Cinco de Mayo is an annual celebration Mexican heritage (the date harkens from the Battle of Puebla on May 5, 1862 and the Mexican army’s unexpected win over the French during Mexico’s fight for independence). Contrary to popular belief, Cinco de Mayo is not Mexico’s Independence Day, which is celebrated later in the year on September 16. Still, Cinco de Mayo is a welcome occasion to celebrate Mexican history, culture, food, and drink, and we’ve rounded up some local spots where you can do just that.
Strawberry lovers are going to love the first farm-to-table dinner from Graze at Pineland Farms. The series kicks off June 19 with “Strawberry Fields Forever,” a strawberry-centric four-course dinner served either al fresco or under a tent across from Pineland Farms’ English Gardens.
I’ve always known maple syrup was for drinking (quickly and right out of the bottle, the way one might take a take a swig from a coworker’s soda when she steps away from her desk to grab something off the printer). It wasn’t until later that I learned to add alcohol to it and pour the mapley blend into a glass. That’s maple syrup consumption for grown ups.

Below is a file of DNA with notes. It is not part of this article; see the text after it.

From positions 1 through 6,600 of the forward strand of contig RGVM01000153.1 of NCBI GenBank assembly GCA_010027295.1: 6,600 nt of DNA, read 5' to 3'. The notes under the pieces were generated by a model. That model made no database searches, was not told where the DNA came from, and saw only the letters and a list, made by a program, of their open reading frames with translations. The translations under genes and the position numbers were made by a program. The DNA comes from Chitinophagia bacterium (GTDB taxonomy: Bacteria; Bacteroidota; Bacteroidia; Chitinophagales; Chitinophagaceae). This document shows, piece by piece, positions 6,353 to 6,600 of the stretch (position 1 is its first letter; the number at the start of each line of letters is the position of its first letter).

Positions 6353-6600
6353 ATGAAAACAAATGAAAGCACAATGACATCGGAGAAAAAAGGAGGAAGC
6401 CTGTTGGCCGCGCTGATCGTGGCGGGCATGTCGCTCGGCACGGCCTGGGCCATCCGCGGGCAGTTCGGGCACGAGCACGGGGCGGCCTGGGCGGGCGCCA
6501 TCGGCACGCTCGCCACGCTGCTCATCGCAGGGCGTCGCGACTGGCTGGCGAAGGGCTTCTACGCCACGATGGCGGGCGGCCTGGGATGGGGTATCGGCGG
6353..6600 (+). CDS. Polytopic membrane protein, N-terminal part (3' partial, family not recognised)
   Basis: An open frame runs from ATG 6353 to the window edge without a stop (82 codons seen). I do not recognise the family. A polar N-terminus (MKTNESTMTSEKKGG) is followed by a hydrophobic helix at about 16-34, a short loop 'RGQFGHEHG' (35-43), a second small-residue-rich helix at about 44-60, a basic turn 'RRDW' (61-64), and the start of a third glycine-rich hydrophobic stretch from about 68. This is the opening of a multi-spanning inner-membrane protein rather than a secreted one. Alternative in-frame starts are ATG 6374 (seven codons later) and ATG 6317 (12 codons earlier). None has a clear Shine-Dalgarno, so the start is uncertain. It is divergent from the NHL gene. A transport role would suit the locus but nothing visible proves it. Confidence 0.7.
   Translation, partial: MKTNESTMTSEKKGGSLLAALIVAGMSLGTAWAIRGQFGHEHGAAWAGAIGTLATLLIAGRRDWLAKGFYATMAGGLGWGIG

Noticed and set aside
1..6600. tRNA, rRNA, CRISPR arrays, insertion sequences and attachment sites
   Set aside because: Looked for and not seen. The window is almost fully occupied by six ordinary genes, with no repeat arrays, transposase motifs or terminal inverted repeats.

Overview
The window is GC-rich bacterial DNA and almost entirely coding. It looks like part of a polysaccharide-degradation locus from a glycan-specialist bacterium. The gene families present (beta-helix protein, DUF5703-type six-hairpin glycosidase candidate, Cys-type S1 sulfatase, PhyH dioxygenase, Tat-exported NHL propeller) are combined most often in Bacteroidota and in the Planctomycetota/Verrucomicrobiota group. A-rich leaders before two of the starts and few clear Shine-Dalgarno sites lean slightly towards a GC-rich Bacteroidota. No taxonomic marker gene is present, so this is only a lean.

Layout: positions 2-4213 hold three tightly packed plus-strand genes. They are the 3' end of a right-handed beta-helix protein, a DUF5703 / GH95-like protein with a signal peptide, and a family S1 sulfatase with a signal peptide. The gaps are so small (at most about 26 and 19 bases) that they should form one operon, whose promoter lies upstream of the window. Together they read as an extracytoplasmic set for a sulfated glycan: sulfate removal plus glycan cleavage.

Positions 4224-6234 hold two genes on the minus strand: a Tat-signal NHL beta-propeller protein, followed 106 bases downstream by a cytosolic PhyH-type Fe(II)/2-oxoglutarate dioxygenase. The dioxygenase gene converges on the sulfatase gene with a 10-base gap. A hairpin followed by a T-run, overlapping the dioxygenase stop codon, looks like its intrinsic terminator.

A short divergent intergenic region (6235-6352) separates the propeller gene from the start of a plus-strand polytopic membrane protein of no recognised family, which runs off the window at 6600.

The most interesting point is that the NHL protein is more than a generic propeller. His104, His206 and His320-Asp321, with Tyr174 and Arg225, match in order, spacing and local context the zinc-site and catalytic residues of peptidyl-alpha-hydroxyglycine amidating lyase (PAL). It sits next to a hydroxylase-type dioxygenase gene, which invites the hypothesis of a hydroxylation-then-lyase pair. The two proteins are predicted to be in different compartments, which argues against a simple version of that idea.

Considering all that desserts and cocktails have done for us, it’s about time we gave them a celebration to call their own (besides, desserts are frankly tired of playing second fiddle to those first come, always first-served appetizers).
The Signature Event rounds up some of Maine’s best cocktails and desserts and celebrates those master cocktail shakers and dessert makers who bake, blend, and create the fare we love the most.
Maine Restaurant Week runs March 1-10.
We love the restaurants on this list for many reasons (the good food, the willingness of staff to humor us and go on camera pronouncing the restaurant’s name), but we also know we’ve mispronounced them in the past. (I confess to saying “peck a ree no” more than once.) Here’s the right way to say some of Portland’s dining spots, pronounced by the people who know them best:
Our small city’s super-exploding food scene has some phonetic implications: We’re not quite sure how to pronounce this stuff. But we want to try new restaurants. We want to eat unique cuisine and step out of our culinary comfort zones (Maine Restaurant Week is the perfect opportunity to do so). But we’d also prefer to not sound like complete idiots when doing so.